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UN chief warns against human rights violations in COVID-19 fight


The United Nations Secretary-General Antonio Guterres said on Thursday the COVID-19 pandemic could give some countries an excuse to adopt repressive measures for reasons not related to the health crisis.

The UN chief warned that the pandemic risked becoming a human rights crisis.

Guterres released a U.N. report highlighting how human rights should guide the response and recovery to the health, social and economic crisis gripping the world. He noted that while the disease does not discriminate, its impact may do just that.

“We see the disproportionate effects on certain communities, the rise of hate speech, the targeting of vulnerable groups, and the risks of heavy-handed security responses undermining the health response,” said Guterres.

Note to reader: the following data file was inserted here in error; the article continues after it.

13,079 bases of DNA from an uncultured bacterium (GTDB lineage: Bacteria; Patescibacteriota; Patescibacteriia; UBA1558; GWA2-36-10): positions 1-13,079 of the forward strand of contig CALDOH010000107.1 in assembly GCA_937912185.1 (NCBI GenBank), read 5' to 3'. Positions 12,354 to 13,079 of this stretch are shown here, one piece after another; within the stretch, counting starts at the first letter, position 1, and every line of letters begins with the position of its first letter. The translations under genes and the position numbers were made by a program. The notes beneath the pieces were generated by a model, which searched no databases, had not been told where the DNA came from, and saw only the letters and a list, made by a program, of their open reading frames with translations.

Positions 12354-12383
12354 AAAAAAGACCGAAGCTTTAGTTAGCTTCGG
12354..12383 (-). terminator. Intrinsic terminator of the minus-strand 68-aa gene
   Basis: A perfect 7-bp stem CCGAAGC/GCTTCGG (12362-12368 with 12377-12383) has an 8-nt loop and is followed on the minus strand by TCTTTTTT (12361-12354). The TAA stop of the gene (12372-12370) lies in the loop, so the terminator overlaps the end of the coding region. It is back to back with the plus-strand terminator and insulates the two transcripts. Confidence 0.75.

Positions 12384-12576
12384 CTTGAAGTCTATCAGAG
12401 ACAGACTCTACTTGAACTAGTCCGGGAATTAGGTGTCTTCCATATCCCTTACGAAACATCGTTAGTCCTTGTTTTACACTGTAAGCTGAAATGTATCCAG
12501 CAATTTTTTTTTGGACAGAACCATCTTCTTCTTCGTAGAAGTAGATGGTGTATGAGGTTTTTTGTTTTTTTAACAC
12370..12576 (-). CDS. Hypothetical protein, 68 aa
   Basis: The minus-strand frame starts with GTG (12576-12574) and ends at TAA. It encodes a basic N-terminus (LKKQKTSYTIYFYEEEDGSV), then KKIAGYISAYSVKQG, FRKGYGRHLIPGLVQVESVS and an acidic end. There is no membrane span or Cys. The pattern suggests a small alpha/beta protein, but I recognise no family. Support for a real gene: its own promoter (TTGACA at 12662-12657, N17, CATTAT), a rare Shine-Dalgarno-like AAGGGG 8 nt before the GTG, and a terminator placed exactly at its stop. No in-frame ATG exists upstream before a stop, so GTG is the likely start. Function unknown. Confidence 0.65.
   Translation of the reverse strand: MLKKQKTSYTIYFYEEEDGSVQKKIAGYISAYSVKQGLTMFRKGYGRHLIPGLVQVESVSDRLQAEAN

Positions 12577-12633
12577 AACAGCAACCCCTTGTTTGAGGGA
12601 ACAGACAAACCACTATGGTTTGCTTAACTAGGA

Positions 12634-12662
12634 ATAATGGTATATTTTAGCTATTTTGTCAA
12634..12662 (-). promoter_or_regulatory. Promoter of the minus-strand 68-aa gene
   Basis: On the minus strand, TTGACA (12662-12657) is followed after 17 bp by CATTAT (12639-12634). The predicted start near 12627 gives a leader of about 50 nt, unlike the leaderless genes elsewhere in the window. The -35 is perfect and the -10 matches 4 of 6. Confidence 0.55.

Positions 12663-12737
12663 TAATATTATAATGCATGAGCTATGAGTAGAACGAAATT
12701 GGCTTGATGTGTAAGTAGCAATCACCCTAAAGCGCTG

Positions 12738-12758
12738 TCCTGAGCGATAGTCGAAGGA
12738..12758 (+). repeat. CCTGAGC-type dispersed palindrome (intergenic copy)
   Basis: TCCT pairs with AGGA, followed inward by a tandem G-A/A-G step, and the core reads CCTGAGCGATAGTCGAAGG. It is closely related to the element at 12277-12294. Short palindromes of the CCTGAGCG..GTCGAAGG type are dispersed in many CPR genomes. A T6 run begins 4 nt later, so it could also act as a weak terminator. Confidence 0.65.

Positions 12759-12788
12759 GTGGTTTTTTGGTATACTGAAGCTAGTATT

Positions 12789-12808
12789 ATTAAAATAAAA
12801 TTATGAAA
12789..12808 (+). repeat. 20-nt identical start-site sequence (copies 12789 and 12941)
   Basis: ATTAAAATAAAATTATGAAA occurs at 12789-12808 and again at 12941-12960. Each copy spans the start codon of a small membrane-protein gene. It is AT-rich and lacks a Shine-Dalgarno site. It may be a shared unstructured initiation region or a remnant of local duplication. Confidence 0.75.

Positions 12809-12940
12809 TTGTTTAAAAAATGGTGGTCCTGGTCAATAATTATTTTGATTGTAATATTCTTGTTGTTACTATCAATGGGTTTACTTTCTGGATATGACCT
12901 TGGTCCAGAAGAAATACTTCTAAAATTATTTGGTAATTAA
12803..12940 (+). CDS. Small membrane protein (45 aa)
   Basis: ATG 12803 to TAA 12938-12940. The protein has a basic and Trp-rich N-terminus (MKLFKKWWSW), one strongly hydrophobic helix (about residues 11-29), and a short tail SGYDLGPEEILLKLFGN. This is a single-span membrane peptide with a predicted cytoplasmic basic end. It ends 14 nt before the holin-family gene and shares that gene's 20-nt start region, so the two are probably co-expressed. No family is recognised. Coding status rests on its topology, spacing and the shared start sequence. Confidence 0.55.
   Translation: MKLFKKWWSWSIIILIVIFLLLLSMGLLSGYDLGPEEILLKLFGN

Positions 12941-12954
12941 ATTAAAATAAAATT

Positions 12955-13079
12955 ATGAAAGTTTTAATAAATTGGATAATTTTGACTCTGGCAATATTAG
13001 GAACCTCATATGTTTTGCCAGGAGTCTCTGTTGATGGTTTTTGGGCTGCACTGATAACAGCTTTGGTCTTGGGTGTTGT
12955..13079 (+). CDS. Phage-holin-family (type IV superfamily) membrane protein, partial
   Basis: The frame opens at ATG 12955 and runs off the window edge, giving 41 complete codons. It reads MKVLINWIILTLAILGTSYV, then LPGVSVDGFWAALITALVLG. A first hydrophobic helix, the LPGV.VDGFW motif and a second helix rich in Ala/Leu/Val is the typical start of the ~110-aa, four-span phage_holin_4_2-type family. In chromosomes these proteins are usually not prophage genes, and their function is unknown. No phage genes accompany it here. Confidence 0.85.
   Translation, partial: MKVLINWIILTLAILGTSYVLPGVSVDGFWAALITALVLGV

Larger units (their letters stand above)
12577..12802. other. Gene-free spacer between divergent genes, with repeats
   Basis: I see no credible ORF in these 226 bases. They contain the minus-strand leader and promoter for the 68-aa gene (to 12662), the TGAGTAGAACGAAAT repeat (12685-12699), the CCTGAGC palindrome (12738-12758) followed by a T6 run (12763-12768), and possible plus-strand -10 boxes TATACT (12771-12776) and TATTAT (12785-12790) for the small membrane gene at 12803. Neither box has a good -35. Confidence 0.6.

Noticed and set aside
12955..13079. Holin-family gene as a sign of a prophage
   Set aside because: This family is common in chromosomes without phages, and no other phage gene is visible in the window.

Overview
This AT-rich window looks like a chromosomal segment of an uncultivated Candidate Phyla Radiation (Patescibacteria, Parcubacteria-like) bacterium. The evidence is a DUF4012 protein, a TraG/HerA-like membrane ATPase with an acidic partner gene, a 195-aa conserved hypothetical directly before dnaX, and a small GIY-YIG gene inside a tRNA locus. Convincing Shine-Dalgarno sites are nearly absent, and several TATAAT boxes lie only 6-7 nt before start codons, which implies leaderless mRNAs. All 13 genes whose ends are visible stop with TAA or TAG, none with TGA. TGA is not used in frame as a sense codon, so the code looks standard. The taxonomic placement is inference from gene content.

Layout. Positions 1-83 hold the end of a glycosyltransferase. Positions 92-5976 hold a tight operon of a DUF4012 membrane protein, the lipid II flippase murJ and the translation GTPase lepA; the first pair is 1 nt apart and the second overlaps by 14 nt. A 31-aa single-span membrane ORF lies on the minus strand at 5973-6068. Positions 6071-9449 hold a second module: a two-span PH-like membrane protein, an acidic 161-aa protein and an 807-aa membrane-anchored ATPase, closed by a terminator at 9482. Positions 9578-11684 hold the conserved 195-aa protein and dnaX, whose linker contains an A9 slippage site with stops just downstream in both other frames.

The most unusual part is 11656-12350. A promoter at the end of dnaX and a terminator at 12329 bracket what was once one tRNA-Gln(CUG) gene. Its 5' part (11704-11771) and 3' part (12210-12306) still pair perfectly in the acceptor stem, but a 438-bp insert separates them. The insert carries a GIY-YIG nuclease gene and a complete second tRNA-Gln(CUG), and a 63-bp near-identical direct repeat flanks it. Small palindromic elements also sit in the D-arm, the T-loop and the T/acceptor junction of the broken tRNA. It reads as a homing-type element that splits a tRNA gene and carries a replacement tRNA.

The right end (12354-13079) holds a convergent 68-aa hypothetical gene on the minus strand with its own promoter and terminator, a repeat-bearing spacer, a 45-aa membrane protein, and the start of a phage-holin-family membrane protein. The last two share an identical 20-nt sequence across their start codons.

The U.N. report said migrants, refugees and internally displaced people are particularly vulnerable. It said more than 131 countries have closed their borders, with only 30 allowing exemptions for asylum-seekers.

“Against the background of rising ethno-nationalism, populism, authoritarianism and a pushback against human rights in some countries, the crisis can provide a pretext to adopt repressive measures for purposes unrelated to the pandemic,” he said. “This is unacceptable.”

Globally, COVID-19 deaths have exceeded 185,000, with infections going beyond 2.65 million.

Guterres called upon governments to ensure that their response of the pandemic does not infringe on human rights.

“The best response is one that responds proportionately to immediate threats while protecting human rights and the rule of law,” he said.

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